Besides names, DeLillo mined the news for the readymade phrases of the expert, as well as for striking aural and visual language. The jargon of “daily power cuts” and “nonperforming loans” is interpolated directly from articles on austerity-burdened Turkey into Axton’s report to his boss, Rowser (DeLillo, Names 50).9 That country’s capital, and the coup that took place there in September 1980, is also the setting for an, on the other hand, for an unusually evocative sentence, written by Steven R. Hurst for the Associated Press, underlined by DeLillo: “Helicopters clattered above the capital in the pre-dawn hours and hundreds of troops with armored personnel carriers and tanks cleared the streets.”10 Here, and in more fragmented examples, DeLillo is intrigued by images of state power massed against citizens in transparently brutal efforts to suppress demonstrative dissent—or, in the case of Turkey’s military takeover, to re-establish “stability,” which in the language of international politics means the capacity to secure loan packages from Western institutions. Connecting such scenes of repression to the demands of global capital helps to unmask the violence of its regime, the way in which, as Peter Boxall explains in his reading of The Names, countries outside the capitalist world are prepared “for exploitation and assimilation” (89–90). On the other side, DeLillo is equally fascinated by local acts of opposition to global hegemony, as his play on 17N makes evident. Still, as Axton emits phrases, “precise figures,” to Rowser, sounding much like his telex machine—“cars lined up for gasoline, daily power cuts, no water coming out of household taps, crowds of unemployed young men standing on corners, fifteen-year-old girls shot to death for politics”—it becomes clear at what level the violence of structural adjustment is most forcefully and materially felt: in the “streets of Istanbul,” the source of this “data” (DeLillo, Names 50).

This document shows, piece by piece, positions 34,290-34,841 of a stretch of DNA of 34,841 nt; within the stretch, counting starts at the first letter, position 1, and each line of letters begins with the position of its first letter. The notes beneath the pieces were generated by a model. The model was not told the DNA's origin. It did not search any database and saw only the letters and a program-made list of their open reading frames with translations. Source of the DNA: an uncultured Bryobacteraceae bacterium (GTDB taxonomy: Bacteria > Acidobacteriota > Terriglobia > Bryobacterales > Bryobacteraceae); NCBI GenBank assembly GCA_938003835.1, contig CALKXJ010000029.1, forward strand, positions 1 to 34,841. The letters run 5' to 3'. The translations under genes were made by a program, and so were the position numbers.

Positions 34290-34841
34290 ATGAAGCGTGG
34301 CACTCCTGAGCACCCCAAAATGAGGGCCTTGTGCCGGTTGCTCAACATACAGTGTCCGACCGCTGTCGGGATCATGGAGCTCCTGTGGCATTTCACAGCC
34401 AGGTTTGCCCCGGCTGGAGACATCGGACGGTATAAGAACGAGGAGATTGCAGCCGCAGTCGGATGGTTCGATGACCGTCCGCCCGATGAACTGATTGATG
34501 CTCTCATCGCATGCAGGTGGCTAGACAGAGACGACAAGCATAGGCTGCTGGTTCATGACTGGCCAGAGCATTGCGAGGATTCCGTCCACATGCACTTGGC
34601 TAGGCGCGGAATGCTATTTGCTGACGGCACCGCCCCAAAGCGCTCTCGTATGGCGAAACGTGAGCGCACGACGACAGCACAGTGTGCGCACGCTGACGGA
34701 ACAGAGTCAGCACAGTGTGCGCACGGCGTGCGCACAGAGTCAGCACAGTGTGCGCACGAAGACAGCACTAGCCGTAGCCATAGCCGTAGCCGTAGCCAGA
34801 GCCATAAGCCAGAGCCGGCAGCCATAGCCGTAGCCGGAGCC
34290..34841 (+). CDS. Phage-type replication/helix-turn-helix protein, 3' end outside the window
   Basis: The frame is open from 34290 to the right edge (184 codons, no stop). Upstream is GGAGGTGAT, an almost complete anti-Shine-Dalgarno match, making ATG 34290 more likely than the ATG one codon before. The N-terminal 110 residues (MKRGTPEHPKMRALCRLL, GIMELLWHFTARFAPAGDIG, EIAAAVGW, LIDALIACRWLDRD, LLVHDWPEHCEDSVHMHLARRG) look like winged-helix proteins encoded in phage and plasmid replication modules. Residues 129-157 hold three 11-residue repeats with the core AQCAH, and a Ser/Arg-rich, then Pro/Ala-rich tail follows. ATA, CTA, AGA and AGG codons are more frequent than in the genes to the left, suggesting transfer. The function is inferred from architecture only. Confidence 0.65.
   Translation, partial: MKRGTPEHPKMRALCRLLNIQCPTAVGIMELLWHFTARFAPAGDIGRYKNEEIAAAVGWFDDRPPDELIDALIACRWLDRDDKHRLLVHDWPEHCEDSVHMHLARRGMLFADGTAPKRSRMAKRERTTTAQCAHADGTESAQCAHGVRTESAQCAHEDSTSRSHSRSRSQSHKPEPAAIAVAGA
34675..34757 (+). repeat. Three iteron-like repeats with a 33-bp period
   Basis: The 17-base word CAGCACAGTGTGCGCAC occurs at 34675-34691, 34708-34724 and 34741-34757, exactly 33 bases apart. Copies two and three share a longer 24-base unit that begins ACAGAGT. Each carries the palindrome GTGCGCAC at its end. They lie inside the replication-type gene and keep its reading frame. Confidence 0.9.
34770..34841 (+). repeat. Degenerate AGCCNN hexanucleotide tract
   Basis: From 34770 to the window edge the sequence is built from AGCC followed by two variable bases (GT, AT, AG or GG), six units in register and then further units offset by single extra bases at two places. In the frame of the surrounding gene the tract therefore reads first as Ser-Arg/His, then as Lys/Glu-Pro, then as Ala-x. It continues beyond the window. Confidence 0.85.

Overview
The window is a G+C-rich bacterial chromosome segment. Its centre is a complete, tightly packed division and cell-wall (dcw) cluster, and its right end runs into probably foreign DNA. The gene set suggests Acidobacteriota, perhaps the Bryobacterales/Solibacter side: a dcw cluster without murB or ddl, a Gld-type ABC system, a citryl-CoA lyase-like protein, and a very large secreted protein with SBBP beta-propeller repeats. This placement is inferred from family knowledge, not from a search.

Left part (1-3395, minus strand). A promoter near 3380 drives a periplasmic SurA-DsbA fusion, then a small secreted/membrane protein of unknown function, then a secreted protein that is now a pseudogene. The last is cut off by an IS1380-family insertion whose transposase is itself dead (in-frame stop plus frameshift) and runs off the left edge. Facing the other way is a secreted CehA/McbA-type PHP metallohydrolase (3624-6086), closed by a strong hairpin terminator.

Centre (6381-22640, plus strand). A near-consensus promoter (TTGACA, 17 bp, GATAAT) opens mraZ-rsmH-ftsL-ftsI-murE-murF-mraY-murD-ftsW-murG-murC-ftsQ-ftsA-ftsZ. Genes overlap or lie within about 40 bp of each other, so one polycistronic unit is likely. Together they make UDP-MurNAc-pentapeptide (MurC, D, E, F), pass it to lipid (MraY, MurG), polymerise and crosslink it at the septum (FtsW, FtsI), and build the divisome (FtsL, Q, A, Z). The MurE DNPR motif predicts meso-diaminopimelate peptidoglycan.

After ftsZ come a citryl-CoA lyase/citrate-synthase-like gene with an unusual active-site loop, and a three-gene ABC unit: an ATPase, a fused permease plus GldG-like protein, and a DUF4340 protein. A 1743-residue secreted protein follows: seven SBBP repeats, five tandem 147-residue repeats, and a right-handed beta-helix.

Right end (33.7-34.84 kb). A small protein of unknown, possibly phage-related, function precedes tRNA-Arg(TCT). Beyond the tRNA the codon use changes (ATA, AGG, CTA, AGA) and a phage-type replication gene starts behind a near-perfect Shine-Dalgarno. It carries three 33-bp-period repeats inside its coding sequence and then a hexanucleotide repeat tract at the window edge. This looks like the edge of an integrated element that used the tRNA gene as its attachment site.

For The Names, DeLillo departed from his source material through subtraction as well as addition, silence as well as proliferation. For example, a potent period image of underground political violence figures heavily in the planning materials for the novel, yet disappears from the finished text: the exploding or burning car. Reports on at least four different incidents from 1980–81 are collected in DeLillo’s archive.11 And in a timeline he composed during the first draft, listing assassinations and bombings in Greece from January 1980 to February 1981, and matching some of these incidents with characters (probably with the idea that they would be the ones to relate the incidents in the narrative), four of nine items involve the bombing or torching of cars.12 This image seems to have been a point of focus in the early stages of conceiving the novel, and understandably so—it is recognizably a DeLillo image, even though it appears nowhere in DeLillo’s published work. As a recontextualization of Andy Warhol’s several “Burning Car” paintings of 1962–63, it would indicate the mass reproducibility of technology and chaos, but also, in this novel, it would emblematize the unwanted extension of American power and global capital.13 On a loose sheet consisting mainly of stylistically intriguing phrases from his readings on ancient civilizations—“lustral basins,” for example, and “inviolate coinages”—DeLillo appended these original lines and a note: